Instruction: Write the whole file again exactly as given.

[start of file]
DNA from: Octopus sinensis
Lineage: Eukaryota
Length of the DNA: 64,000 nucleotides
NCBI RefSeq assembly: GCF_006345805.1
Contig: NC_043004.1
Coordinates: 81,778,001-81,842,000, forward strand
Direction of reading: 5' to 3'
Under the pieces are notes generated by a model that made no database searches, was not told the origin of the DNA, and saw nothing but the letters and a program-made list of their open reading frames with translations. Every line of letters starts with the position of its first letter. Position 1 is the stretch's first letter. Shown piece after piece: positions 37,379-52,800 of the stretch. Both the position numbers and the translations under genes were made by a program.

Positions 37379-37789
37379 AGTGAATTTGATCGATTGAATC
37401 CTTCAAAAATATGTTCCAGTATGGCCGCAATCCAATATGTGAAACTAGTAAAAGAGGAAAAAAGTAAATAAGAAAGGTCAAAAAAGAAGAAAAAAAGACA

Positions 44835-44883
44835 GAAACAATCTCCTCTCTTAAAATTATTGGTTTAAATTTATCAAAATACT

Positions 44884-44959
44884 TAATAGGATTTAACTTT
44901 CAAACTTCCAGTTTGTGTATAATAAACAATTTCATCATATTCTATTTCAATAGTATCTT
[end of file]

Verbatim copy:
DNA from: Octopus sinensis
Lineage: Eukaryota
Length of the DNA: 64,000 nucleotides
NCBI RefSeq assembly: GCF_006345805.1
Contig: NC_043004.1
Coordinates: 81,778,001-81,842,000, forward strand
Direction of reading: 5' to 3'
Under the pieces are notes generated by a model that made no database searches, was not told the origin of the DNA, and saw nothing but the letters and a program-made list of their open reading frames with translations. Every line of letters starts with the position of its first letter. Position 1 is the stretch's first letter. Shown piece after piece: positions 37,379-52,800 of the stretch. Both the position numbers and the translations under genes were made by a program.

Positions 37379-37789
37379 AGTGAATTTGATCGATTGAATC
37401 CTTCAAAAATATGTTCCAGTATGGCCGCAATCCAATATGTGAAACTAGTAAAAGAGGAAAAAAGTAAATAAGAAAGGTCAAAAAAGAAGAAAAAAAGACA

Positions 44835-44883
44835 GAAACAATCTCCTCTCTTAAAATTATTGGTTTAAATTTATCAAAATACT

Positions 44884-44959
44884 TAATAGGATTTAACTTT
44901 CAAACTTCCAGTTTGTGTATAATAAACAATTTCATCATATTCTATTTCAATAGTATCTT